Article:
I will go out on a hunch and say that I am not the only user on the forums who enjoys math. I decided to come up with a math triva game to see who is the most intellectual math user on the forum... So I will post random math questions in this thread at random times. The first user with the correct answer will receive one point. I will keep the leader board up to date on this original thread post. When answering a problem, please quote which problem you are answering.... Leader Board 1. Xinck! 3 pts. 2. Jawneh 2 pts. 3. empty Tonight's Questions (1 pt each) 1. The minute hand of a clock moves from 3 o'clock to 6 o'clock, or 1/4 of a complete revolution. Through how many degrees does it move? 2. Find the angle in degrees between the minute hand and the hour hand of a clock at 8:30 PM 3. A point moves on a circular path with a radius of 4 units. If the point covers an arc of 8 units, find the angle in radians made by the arc at the center of the circular path. 4. Sighting the top of a building, a surveyor measured the angle of elevation to be 60 degrees. The measurement is taken 200 feet from the building. Find the building's height. Express your answer in terms of feet and then round to two decimal places. 5. A ladder is placed at an incline against a wall, making an angle of 30 degrees with the ground. If the length of the ladder is 10 feet, find the height of the point where the ladder touches the wall. GOOD LUCK. -HKS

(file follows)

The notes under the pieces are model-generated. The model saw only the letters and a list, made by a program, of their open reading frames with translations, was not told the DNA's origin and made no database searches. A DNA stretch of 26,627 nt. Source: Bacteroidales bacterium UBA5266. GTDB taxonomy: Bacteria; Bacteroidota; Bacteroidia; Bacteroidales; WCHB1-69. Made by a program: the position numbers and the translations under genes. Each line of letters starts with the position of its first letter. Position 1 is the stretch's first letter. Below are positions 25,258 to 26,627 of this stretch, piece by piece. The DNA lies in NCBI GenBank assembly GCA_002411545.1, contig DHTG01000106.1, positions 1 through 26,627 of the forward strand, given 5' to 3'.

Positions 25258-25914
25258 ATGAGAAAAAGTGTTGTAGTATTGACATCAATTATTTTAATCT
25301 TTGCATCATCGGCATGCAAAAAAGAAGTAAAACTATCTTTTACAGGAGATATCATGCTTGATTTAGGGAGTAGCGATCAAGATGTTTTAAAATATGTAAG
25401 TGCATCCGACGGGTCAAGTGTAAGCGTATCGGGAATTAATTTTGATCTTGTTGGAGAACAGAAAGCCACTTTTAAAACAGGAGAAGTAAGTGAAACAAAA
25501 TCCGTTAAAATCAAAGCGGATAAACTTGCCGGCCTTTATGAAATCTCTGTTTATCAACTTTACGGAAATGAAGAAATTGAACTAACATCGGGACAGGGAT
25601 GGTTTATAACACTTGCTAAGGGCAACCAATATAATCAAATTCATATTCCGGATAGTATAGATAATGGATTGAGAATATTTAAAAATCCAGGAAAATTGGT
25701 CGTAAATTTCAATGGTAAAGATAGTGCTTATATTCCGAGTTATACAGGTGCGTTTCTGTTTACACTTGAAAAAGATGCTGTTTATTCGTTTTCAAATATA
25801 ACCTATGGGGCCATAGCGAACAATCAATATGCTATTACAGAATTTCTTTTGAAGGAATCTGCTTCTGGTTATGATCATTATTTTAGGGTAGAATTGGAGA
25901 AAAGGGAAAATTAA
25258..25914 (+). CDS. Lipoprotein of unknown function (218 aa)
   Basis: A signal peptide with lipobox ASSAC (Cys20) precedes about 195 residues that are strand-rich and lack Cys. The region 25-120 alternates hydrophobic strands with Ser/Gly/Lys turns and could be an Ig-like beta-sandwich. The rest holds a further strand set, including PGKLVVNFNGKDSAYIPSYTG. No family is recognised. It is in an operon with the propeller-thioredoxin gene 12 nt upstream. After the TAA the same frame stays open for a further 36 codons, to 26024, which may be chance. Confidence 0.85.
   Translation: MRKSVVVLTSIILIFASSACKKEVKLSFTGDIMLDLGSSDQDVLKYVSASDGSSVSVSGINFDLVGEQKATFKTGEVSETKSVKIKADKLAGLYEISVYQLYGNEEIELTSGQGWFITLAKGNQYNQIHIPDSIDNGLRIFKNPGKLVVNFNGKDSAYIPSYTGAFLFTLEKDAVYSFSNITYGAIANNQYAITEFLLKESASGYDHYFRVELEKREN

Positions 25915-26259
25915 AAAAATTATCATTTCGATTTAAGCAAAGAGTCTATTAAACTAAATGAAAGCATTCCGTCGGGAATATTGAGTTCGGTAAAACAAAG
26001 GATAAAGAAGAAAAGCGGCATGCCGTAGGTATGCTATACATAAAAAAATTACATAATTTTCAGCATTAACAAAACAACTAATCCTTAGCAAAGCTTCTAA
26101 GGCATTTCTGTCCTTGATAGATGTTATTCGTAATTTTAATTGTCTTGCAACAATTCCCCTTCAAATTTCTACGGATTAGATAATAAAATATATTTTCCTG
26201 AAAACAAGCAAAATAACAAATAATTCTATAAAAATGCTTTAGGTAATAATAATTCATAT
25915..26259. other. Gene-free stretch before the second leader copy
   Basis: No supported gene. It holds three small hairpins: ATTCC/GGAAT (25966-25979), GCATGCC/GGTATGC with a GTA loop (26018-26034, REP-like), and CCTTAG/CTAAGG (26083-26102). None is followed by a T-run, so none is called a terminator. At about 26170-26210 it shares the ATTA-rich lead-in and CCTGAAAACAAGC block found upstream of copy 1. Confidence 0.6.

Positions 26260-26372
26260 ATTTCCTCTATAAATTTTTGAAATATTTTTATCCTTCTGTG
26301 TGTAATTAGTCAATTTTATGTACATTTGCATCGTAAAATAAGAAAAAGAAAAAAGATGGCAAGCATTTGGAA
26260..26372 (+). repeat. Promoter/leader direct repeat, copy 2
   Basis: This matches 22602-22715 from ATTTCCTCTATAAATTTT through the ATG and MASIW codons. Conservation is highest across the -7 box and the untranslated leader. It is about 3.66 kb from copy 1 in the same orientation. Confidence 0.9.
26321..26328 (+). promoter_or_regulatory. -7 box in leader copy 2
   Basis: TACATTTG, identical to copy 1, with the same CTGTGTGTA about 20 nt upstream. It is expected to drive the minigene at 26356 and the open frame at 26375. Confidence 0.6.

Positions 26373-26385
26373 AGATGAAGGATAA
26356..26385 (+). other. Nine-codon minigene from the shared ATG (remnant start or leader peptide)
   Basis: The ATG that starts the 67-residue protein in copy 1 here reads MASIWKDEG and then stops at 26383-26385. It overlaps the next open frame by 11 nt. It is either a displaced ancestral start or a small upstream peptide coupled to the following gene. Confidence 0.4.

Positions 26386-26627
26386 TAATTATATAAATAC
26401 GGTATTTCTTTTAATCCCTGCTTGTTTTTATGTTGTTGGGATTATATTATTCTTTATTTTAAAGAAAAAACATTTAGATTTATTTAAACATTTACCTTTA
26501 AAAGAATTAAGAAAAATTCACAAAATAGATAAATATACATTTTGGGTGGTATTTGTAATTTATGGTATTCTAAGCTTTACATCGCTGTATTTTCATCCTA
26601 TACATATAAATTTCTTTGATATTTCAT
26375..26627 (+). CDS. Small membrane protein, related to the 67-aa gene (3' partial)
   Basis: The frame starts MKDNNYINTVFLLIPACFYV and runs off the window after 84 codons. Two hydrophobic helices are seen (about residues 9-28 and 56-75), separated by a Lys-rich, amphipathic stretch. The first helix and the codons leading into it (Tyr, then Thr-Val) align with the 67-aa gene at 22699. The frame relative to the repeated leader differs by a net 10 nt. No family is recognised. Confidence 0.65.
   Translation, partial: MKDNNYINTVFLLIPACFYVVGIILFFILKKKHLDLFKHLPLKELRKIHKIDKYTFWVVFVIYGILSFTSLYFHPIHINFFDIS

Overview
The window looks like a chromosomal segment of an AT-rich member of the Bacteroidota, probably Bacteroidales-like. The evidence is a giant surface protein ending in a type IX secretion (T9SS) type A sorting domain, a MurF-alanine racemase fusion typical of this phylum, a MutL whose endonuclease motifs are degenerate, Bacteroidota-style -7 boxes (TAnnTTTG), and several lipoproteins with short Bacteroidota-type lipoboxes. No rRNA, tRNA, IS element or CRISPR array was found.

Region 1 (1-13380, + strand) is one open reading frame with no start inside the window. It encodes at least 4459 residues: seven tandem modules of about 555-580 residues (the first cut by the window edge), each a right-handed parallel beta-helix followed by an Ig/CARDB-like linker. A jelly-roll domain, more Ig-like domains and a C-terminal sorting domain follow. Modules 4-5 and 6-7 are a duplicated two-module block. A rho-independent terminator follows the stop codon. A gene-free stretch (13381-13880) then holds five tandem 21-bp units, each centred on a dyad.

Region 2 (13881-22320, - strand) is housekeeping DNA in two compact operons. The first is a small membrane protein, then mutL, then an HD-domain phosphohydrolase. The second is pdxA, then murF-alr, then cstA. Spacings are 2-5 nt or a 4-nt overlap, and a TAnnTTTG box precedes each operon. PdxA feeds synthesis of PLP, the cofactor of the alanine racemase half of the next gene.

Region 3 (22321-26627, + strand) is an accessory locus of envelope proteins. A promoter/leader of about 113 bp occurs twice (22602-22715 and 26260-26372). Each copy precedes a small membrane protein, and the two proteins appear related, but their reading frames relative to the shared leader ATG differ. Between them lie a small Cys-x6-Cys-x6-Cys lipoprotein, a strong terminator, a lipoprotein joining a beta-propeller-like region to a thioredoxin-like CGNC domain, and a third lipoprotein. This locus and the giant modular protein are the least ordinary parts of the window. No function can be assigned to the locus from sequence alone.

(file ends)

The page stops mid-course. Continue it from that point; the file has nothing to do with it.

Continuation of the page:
Spoiler 1) 90 2) 75 The rest I might do later. I'm too lazy to grab a pen and paper to do them. And yes. I do enjoy math stuff. I wish I could take more math classes, but sadly my college degree only calls for one.

Leader board is updated. The next set of questions will be easier to hopefully get more community involvement. 1. Describe an arithmetic sequence in two sentences. 2. Describe a geometric sequence in two sentences. 3. Find the sum of the first 12 terms of the geometric sequence: 2, 6, 18, 54, ....

In the first set: 3 is you have moved through 2 radians 4 is 346.41 feet 5 is 5 feet And my part line is why do Americans insist on working in feet and inches instead of meters? Decimalisation is your friend. I can tell you it take 1 calorie of energy to raise the temperature of 1ml of water by 1 kelvin and that the 1ml of water could be contained in a 1cm by 1cm by 1cm cube. It's so simple. Whereas off the top of my head I can't begin to tell you how to link energy to cubic inches of water

So it's just everyday use that you use lbs and ounces. It always confused me why America and, to a lesser extent, the UK (as we still use miles per hour) haven't fully embraced the metric system.

I personally would hate to have to relearn it all. Trying to help my stepson with his math homework is bad enough. This common core math crap is killing me.

Next round. 1. what is an exponential function? 2. what is a natural exponential function? 3. Describe the quotient rule for logarithms using an example.